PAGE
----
Category Archives: Lockheed Martin

Rocket Lab has just made NZ a launch pad for US defense satellites … NASA ELaNa-19 mission revealed

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Didn’t we just know with a partner like Lockheed Martin (& now ACC as well) that there was more to Mahia’s Rocket Lab than innocent research? Doubtless, Mahia residents will have had nil consultation on this and as to Winston Peters’ ‘disarmament and arms control minister’ label, all I can say to that is, ‘what a crock’. All adds up given the big weapons fest Key hosted before departing for wealthier climes, having wrecked everything here prior …. thanks to thecontrail.com for the alert on this.

From thespinoff.co.nz via thecontrail.com

EDUCATIONAL LAUNCH OF NANOSATELLITES (ELANA)-19 LIFT-OFF, 16 DECEMBER 2018. PHOTO: ROCKET LAB / TREVOR MAHLMANN

Its latest mission may be inadvertently exposing New Zealand to the militarisation of space, writes Ollie Neas.

Rocket Lab made history on Sunday as its first ever mission for NASA made orbit from the Mahia Peninsula. The mission was the first dedicated launch of miniature satellites, or CubeSats, for NASA by a commercial launch provider.

But this was not the only reason the Educational Launch of Nanosatellites (ELaNa)-19 was historic. It was also the first time a satellite for a US defence agency was launched from New Zealand.

Although described as an “educational” mission, ELaNa-19 included a satellite that will conduct research for the Defense Advanced Research Projects Agency, or DARPA, the Pentagon agency which develops cutting-edge technology for the US military.

DARPA’s involvement with this satellite, called the SHFT-1, has not been publicly disclosed by Rocket Lab. Nor does it appear to have been disclosed to the minister for economic development, David Parker, who approved the launch.

This launch is set to be followed by another for DARPA in early 2019 as part of a US Department of Defense programme to demonstrate that it can launch satellites rapidly in the increasingly contested space environment.

These developments come after The Spinoff revealed the extent of Rocket Lab’s work for US defence agencies last month, and signal New Zealand’s creeping involvement in US programmes to enhance its military capabilities in space.

A defence and security expert says these launches expose the risk of New Zealand inadvertently militarising space, and could also undermine New Zealand’s national security.

The SHFT-1 is described in Rocket Lab press releases as a NASA Jet Propulsion Laboratory satellite. But NASA’s own Orbital Debris Risk Assessment Plan for the mission indicates that the SHFT-1 is in fact a project of the DARPA Strategic Technology Office (STO), though it was designed by NASA.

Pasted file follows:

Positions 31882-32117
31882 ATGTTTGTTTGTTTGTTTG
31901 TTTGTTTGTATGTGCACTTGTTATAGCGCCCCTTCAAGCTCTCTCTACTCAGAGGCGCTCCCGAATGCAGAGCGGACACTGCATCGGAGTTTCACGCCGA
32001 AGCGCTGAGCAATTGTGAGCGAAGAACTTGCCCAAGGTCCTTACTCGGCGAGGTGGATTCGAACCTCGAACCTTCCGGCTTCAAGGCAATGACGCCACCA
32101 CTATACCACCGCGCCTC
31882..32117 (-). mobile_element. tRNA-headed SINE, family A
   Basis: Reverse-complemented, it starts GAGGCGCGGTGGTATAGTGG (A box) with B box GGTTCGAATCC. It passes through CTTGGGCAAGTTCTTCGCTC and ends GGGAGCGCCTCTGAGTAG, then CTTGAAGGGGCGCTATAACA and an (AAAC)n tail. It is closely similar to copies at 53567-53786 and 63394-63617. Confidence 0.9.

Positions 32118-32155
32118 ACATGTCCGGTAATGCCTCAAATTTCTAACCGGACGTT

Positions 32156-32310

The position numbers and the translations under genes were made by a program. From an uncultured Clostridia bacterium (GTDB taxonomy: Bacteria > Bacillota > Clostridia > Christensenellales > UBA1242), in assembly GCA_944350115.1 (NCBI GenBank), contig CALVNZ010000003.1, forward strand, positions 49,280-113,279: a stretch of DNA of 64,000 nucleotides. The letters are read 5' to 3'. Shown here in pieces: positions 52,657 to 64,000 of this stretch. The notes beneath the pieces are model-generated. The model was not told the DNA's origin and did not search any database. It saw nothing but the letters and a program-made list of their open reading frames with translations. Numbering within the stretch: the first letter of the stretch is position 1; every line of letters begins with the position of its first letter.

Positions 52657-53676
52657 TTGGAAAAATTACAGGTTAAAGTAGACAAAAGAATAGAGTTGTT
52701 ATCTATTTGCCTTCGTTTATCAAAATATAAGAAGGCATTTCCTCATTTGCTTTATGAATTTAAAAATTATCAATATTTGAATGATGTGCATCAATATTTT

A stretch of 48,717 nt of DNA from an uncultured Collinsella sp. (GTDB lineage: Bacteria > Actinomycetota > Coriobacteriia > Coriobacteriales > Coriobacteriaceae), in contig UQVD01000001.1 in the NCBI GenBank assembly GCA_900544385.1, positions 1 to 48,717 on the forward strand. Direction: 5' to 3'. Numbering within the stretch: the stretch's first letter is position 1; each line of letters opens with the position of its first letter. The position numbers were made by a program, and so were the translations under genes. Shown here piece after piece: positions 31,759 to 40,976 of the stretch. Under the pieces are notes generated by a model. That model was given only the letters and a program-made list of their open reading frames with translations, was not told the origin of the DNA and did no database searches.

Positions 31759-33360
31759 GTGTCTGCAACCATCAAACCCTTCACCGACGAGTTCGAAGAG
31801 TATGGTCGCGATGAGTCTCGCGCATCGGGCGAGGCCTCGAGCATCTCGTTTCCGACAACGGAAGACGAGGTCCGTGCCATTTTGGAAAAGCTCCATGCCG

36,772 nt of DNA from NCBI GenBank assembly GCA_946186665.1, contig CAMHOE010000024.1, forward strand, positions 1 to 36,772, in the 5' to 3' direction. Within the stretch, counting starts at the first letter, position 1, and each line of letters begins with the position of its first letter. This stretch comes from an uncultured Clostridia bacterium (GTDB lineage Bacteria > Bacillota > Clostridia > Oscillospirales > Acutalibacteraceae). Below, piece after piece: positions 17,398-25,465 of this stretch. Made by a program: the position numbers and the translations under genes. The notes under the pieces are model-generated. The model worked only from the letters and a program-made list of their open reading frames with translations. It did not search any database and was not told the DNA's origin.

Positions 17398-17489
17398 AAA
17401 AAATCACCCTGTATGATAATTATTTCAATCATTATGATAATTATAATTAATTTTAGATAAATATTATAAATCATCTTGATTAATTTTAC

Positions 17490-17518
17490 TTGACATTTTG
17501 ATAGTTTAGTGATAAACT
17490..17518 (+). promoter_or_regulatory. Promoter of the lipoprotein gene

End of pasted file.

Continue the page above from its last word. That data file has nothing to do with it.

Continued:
The STO focuses on “technologies that enable fighting as a network to increase military effectiveness, cost leverage, and adaptability”. DARPA’s mission generally is to “maintain and advance the capabilities and technical superiority of the United States military”.

A DARPA spokesperson told The Spinoff that the SHFT-1 will measure radio frequencies to improve the performance of over-the-horizon radar ( OTHR).

OTHR is a type of radar system that can detect targets over long distances by bouncing radio waves off the ionosphere, which is a layer of the atmosphere. Its military uses include detecting missiles and stealth aircraft.

But there is no mention of DARPA or OTHR in the Ministry of Business, Innovation and Employment’s briefing to the economic development minister David Parker, who approved the launch, although one paragraph of the briefing is redacted.

Released under the Official Information Act, this briefing simply describes the SHFT-1 as a NASA JPL satellite that will “study high-frequency signals to support research into galactic background emissions”.

MBIE advised the Parker that it had not identified any national interest concerns from the ELaNa-19 satellites and the New Zealand Intelligence Community identified no risks to national security. Parker’s office declined to confirm to The Spinoff whether he was personally aware that the SHFT-1 is part of a DARPA project, but responded that the minister was briefed on the launch.

“The Minister is satisfied that all the payloads, including the SHFT-1, are to be used to advance science and for research and development purposes and that the mission and purpose of the payloads is not contrary to our national interest,” his office said.

The Outer Space and High-Altitude Activities Act allows the minister to veto a satellite if it is not in the national interest. Although it prohibits the launch of weapons of mass destruction, it does not preclude the use of space for military purposes generally.

MBIE was asked to comment on whether it informed the minister about DARPA’s involvement, but said it would be treating The Spinoff’s questions as an Official Information Act request. Rocket Lab, which provided comment for The Spinoff’s last article, did not reply to a request for comment about the SHFT-1.

Little has been revealed publicly about the broader SHFT programme, which stands for the Space-based High Frequency Testbed. But public records show that US federal government contracts for the programme have been awarded to the defence and weapons contractor Raytheon, the scientific research institute SRI International, and Systems & Technology LLC, a company specialising in “advanced research and development for defense, intelligence and homeland security applications”.

The second DARPA satellite to be launched from New Zealand is called the R3D2 and is part of a joint programme between DARPA and the Office of the Secretary of Defense.